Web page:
So New as to be non-human to electronics and circuitry

Thread Starter

Greggamma

Joined Feb 28, 2016
5
OK, a little background. I like to challenge "new age" technology and pseudoscience with self experimentation. So, I made a Quartz crystal "crown" to experiment with. Now it has 34 1-2" quartz crystals attached with 6 wrappings of copper wire around a copper frame; 3 each direction so it forms and "X" over the center of the crystal. They are roughly 1/2" apart. These are wrapped around a 2" piece of stout copper sheeting and the sheeting/band is soldered together at the ends.
So, in theory , I was going to create a magnetic field and pressurize the quartz crystals with low voltage DC current to increase their vibration. However, when I used a 9 volt battery , alligator clipped to the front and back of the "crown," This is what happened.1) No reading on my volt meter 2) The battery made a "pop" sound 3) The battery got hot. Almost too hot to touch. What happened? What did or didn't I do? Do I need a switch, resistor or something I don't know about yet. I am ONLY using DC current with my experimentation. ANY feedback is much appreciated. Thank You ahead of time.
 

Attachments

djsfantasi

Joined Apr 11, 2010
6,521
Do you know what a short circuit is? You likely completely shorted out your battery and the surge of practically infinite current made it get hot, it had a little explosion internally (pop) and then died.

Read up on Ohm's Law first. Before you can understand what you did wrong, you will need to understand how DC current works.
 

blocco a spirale

Joined Jun 18, 2008
1,546
You have over-driven the crystals causing them to vibrate too much and they have fed negative energy back into the battery.

Don't feel bad, we've all done it.
 

Thread Starter

Greggamma

Joined Feb 28, 2016
5
Do you know what a short circuit is? You likely completely shorted out your battery and the surge of practically infinite current made it get hot, it had a little explosion internally (pop) and then died.

Read up on Ohm's Law first. Before you can understand what you did wrong, you will need to understand how DC current works.
Yes I know what a short circuit is about. Ohms law ok. Thanks.
 

Thread Starter

Greggamma

Joined Feb 28, 2016
5
Do you know what a short circuit is? You likely completely shorted out your battery and the surge of practically infinite current made it get hot, it had a little explosion internally (pop) and then died.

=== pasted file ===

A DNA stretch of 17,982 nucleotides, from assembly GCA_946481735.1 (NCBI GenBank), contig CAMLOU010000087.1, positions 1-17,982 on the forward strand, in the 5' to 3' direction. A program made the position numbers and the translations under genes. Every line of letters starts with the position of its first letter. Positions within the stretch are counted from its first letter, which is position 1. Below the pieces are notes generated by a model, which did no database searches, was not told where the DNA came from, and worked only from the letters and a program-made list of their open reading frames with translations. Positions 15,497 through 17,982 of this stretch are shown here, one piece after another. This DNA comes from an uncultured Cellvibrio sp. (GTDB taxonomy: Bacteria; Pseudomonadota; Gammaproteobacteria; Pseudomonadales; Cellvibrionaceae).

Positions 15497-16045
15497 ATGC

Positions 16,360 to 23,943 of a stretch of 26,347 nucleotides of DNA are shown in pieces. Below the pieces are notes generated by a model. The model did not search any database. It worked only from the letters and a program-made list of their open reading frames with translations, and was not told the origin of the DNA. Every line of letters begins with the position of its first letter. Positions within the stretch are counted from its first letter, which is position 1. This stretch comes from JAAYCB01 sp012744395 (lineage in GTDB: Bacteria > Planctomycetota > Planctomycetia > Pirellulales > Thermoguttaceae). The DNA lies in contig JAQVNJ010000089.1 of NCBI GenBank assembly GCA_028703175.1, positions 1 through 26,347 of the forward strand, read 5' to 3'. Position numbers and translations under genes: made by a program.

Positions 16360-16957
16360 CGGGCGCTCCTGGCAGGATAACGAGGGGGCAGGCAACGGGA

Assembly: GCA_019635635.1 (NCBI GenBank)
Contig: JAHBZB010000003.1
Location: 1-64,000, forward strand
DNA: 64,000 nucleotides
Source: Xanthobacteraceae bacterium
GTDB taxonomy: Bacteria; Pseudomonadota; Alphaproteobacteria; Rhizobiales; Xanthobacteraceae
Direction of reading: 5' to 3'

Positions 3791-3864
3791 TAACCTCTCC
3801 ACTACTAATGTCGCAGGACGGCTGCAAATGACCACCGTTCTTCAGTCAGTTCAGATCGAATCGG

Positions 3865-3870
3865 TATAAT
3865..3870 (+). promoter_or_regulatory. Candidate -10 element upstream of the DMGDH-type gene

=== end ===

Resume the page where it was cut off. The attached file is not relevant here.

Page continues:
Read up on Ohm's Law first. Before you can understand what you did wrong, you will need to understand how DC current works.
So I read and watched Ohm's law. Do I surmise correctly that I need a resistor to step down the voltage to the amount of mA I want going into the device?
 

djsfantasi

Joined Apr 11, 2010
6,521
So I read and watched Ohm's law. Do I surmise correctly that I need a resistor to step down the voltage to the amount of mA I want going into the device?
That is one informed approach. Usually to generate an electromagnetic field, many turns of wire is needed. If the wire is thin, less turns are needed, but the resistance is higher - which is a good thing. In this case, the current will be lower and a battery would last longer. Some electromagnets have 1,500-2,000 turns. Your crown had one half turn of wide copper times two, looking like a dead short to the battery and destroying it within seconds.
 

wallaby

Joined Jul 26, 2011
34
Right now you have too little resistance in your coils... you might as well put a nail across the terminals of your battery. The addition of a flashlight bulb might be a simple solution, or if you really want a magnetic field you can rewind your coils with like 1000 ft of 36awg magnet wire. Big wire with few wraps makes a weak magnet unless you have a strong power supply like a car battery.
I am a level 1 electronics tinkerer and know nothing.... but I'm trying to be constructive
 

WBahn

Joined Mar 31, 2012
25,923
It's hard to make any suggestions about what you might do differently, because I can't tell what you were trying to accomplish in the first place. That's mostly because it is hard to reduce new-age technobabble to actual circuits to test those theories -- but I applaud you for trying.

As others have pointed out, if you are using bare copper wire then you are just creating a whole bunch of shorts and the battery is supplying lots of current to a very small section of wire.

If you use insulated wire then you can avoid the shorts.

If you are trying to create some kind of magnetic field around the crystals, then you want to be sure that the currents in the wires are going in the same direction, otherwise you end up canceling out most of your field.
 
Top